What follows is a basic document on weapons maintenance and restorations. These techniques are all techniques that I’ve personally used, and that have worked for me. YMMV!!!!! Don’t do anything dumb, treat all weapons as if loaded, make doubly and triply sure everything is clear, etc etc etc etc…….. I’ve used these techniques for the last 7 or so years, on both personal weapons, as well as when I was an armorer working on Army junk. If anyone has anything to add or a correction make sure you comment so I can change it! I’m not perfect, even though I tell my wife I am……
In the military, we had various stages of maintenance. I’m unsure what the official ruling was on these, as the levels seemed to change depending on the time of day and what unit you were in. The gist of it, was that the levels ranged from 1-3, level 1 being a basic “no rust, no dust, relube” wipedown, progressing all the way through level 3, which was essentially scouring the gun of it’s own finish and leaving it dry.
In the mind of an accountant, this might sound like a great plan. However, in reality, where the rest of us shoot, humidity wreaks havoc on dry rifles, and joe snuffy is more likely to scrape the finish off than not, leaving his rifle in an advanced state of uselessness, far ahead of any maintenance schedule.
For the average, and even advanced shooter, a “level 1 cleaning”, is all that we need to do in order to keep our rifles and handguns/etc… running.
-Your favorite PROVEN weapons specific lubricant. Many like SLIP EWL, I personally prefer Ballistol, but to each his own.
-Dry rag, fairly clean. A cut up old t-shirt works wonders.
-Duster Gas/canned or compressed air
“Level 1” style maintenance is the most common maintenance we will perform. This is what we do after range trips, after classes, and in preparation for other hooliganly activities. In short, using the supplies above, field strip your rifle into it’s most base components, blow off anything big while the gun is dry, use the wet wipe to get caked up goo off of moving parts, dry with the rag, and relube. Reassemble the rifle and you are finished.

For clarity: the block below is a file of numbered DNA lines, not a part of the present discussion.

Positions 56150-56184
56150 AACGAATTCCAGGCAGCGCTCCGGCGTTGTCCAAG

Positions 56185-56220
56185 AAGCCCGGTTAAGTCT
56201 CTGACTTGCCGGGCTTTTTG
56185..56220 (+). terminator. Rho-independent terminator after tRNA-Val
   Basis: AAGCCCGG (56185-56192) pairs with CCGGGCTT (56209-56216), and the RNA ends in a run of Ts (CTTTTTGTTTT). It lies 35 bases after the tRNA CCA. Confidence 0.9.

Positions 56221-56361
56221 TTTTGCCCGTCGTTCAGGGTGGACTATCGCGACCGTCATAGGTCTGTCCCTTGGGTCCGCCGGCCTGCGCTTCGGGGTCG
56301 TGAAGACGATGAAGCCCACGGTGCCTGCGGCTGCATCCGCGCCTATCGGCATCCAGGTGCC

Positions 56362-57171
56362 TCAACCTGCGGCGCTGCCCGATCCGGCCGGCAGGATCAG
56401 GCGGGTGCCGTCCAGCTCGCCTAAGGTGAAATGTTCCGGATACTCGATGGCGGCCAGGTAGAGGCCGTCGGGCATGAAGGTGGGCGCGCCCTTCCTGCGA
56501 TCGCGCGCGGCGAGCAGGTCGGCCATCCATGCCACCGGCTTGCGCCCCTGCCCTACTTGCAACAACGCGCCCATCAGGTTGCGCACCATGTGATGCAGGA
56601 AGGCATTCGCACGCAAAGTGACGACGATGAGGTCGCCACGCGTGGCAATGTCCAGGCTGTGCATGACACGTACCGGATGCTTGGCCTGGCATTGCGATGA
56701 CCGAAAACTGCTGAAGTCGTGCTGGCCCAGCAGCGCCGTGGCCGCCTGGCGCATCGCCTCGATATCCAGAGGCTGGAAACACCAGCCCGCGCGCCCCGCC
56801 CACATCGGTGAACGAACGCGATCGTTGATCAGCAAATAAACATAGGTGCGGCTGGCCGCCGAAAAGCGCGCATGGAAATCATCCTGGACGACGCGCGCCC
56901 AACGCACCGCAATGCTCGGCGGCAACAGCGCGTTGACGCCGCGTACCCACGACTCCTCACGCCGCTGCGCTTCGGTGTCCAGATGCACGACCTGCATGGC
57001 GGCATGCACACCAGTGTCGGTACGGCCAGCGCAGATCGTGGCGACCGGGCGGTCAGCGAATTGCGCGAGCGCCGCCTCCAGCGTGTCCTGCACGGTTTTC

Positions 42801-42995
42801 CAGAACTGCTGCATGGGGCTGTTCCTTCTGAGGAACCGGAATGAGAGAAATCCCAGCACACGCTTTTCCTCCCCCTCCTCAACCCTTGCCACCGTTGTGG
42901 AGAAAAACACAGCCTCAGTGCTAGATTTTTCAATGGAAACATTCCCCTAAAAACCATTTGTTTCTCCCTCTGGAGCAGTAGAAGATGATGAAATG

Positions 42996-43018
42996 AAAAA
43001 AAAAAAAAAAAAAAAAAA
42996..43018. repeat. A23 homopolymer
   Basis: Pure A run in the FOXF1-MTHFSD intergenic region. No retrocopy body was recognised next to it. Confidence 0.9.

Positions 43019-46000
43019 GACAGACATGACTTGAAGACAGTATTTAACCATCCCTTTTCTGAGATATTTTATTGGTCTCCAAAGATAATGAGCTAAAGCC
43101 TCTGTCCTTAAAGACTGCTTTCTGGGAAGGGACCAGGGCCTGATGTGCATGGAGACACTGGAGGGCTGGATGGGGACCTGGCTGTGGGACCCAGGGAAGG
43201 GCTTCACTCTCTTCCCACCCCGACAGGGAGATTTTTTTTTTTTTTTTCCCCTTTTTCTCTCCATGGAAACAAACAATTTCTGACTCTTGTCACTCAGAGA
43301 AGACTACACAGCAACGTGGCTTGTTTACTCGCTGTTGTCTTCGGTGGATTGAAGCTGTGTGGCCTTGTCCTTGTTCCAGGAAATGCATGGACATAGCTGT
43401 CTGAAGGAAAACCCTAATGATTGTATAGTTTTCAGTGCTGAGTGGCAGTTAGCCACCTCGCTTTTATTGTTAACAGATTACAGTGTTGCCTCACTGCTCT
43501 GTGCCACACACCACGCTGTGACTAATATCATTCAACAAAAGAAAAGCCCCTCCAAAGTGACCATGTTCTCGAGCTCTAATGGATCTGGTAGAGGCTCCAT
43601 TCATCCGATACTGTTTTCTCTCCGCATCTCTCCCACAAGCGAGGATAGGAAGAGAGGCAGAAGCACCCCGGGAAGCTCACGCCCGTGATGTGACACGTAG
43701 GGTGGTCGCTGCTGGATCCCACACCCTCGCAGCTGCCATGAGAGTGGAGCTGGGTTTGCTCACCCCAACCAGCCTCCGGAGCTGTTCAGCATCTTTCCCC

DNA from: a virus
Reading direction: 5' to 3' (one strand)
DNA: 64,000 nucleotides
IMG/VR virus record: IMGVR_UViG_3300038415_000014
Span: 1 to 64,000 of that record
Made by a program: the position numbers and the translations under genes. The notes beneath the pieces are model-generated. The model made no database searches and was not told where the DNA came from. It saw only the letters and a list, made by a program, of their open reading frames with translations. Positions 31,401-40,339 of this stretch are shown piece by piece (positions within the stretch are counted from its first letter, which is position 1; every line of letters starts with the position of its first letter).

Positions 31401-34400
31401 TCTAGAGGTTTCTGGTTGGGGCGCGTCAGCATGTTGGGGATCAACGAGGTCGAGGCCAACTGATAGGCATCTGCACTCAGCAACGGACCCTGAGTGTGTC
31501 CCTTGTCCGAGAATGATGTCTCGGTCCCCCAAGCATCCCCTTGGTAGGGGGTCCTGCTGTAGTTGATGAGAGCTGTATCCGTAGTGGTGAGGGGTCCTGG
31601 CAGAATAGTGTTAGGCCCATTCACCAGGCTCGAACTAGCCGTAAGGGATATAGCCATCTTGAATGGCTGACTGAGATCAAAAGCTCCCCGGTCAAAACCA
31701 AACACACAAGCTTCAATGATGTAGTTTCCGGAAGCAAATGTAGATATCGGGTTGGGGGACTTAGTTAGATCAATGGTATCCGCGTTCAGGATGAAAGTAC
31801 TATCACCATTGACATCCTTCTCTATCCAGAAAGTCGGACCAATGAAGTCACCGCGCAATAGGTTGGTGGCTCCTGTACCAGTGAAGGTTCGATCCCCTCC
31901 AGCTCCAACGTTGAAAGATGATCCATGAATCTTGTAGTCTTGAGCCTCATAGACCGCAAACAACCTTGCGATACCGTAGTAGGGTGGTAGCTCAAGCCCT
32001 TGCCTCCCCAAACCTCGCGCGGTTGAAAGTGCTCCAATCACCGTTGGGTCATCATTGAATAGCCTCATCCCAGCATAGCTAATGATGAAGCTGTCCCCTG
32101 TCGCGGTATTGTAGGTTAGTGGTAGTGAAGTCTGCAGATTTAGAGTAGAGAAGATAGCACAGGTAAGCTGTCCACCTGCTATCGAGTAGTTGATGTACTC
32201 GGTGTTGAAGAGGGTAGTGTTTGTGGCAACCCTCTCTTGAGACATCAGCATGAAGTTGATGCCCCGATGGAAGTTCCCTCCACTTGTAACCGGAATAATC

For lubrication, in most platforms, more is better. For AR’s feel free to drown the gun in lube. Paraphrasing a signature line from another forum, “ARs, like women, run better wet”. Limit your lubricational activities to the inside of the gun, please. Metal to metal contact should be the primary concern here. A quick spray on the “rails” the BCG rides on, quick spray on the bolt itself, (preferably not on the actual bolt face), and a quick spray in the lower receiver where the trigger group resides. If you are feeling froggy you can put some lube on the buffer if you choose, this isn’t necessary though. A dab on the charging handle won’t hurt anyone either. Many people have various philosophies on lubrication points, but keep metal to metal in mind, and spray away, (within reason), and you will for the most part be fine.
For handguns, keep in mind that it will be riding on your person, very close to your skin. Because of this reason I usually spray a Q-Tip first, and hit all the slide rails and other contact points, as opposed to wildly spraying like I do with rifles. Keep in mind different weapons systems have different requirements, so make sure you read up on your specific gat piece.
Higher level maintenance is very periodic for me. If I know that I haven’t cracked my gat open in a hot minute, or alternatively if it’s been through an excessive firing session, I will spend more time on it. This maintenance consists of all of the above, plus breaking down any smaller parts. On my Glock, this is where I will do a complete frame strip, (probably once a year). On my AR, this simply means taking out the buffer and buffer spring, and breaking the bolt down completely. While cleaning is your ultimate goal, maintenance is the superior word here. Maintenance is more of a mindset. Yes, you are cleaning your gun, but in these more advanced breakdowns, you are MAINTAINING your gun as well. While breaking the parts down, inspect each part individually. Clean it off, give it some more scrutiny, and hit it with some solvent. Let the solvent-ed part hang out on a rag while you attend to all other components.